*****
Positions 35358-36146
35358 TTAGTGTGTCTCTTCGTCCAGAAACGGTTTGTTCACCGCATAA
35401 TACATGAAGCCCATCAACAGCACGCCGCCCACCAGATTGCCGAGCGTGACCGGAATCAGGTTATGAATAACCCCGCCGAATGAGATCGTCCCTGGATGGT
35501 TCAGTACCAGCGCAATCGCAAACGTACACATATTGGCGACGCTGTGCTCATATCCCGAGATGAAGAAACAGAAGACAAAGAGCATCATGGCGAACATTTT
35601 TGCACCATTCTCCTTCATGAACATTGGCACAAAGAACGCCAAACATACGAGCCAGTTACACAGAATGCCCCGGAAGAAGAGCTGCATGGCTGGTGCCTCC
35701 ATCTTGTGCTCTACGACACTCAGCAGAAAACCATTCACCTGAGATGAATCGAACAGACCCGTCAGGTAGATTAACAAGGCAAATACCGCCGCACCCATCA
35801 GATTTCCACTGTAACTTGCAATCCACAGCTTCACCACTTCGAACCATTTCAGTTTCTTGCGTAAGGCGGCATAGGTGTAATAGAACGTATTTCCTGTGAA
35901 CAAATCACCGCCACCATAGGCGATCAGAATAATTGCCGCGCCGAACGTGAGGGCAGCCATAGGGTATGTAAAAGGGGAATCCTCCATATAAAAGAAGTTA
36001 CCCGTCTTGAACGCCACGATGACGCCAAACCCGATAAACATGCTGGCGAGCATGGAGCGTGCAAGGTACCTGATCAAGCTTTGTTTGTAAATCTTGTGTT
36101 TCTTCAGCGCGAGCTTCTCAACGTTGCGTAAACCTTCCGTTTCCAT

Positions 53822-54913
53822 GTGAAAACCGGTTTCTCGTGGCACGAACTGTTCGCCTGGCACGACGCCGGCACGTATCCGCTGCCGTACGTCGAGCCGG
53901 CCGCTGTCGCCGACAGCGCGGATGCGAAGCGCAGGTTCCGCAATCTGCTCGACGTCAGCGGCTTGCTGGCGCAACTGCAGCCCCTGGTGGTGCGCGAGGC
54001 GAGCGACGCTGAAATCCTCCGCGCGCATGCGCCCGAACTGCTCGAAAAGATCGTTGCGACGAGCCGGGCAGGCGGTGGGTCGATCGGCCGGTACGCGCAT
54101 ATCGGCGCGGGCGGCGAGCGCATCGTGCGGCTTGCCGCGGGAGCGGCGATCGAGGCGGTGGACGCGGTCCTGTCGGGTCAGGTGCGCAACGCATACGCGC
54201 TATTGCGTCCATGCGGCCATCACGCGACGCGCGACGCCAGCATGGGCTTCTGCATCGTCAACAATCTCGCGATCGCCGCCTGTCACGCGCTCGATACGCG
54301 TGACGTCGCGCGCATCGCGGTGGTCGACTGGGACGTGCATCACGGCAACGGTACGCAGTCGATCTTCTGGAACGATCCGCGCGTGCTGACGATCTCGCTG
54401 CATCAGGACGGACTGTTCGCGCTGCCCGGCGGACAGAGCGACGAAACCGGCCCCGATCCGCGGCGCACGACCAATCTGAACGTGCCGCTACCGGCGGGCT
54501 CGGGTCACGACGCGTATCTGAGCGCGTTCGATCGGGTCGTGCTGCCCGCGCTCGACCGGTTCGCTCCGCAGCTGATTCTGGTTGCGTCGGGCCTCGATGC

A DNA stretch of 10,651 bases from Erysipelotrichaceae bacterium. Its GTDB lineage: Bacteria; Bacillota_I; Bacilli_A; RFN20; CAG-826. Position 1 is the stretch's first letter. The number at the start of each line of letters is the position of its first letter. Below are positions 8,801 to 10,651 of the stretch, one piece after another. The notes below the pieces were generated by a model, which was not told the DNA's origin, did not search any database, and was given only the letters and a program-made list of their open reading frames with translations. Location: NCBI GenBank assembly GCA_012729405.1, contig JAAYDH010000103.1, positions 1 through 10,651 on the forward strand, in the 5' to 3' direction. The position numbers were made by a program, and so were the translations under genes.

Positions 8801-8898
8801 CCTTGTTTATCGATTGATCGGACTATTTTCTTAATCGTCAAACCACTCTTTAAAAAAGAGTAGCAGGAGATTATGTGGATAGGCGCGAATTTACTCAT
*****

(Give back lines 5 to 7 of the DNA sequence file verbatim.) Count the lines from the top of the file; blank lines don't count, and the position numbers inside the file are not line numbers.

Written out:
35601 TGCACCATTCTCCTTCATGAACATTGGCACAAAGAACGCCAAACATACGAGCCAGTTACACAGAATGCCCCGGAAGAAGAGCTGCATGGCTGGTGCCTCC
35701 ATCTTGTGCTCTACGACACTCAGCAGAAAACCATTCACCTGAGATGAATCGAACAGACCCGTCAGGTAGATTAACAAGGCAAATACCGCCGCACCCATCA
35801 GATTTCCACTGTAACTTGCAATCCACAGCTTCACCACTTCGAACCATTTCAGTTTCTTGCGTAAGGCGGCATAGGTGTAATAGAACGTATTTCCTGTGAA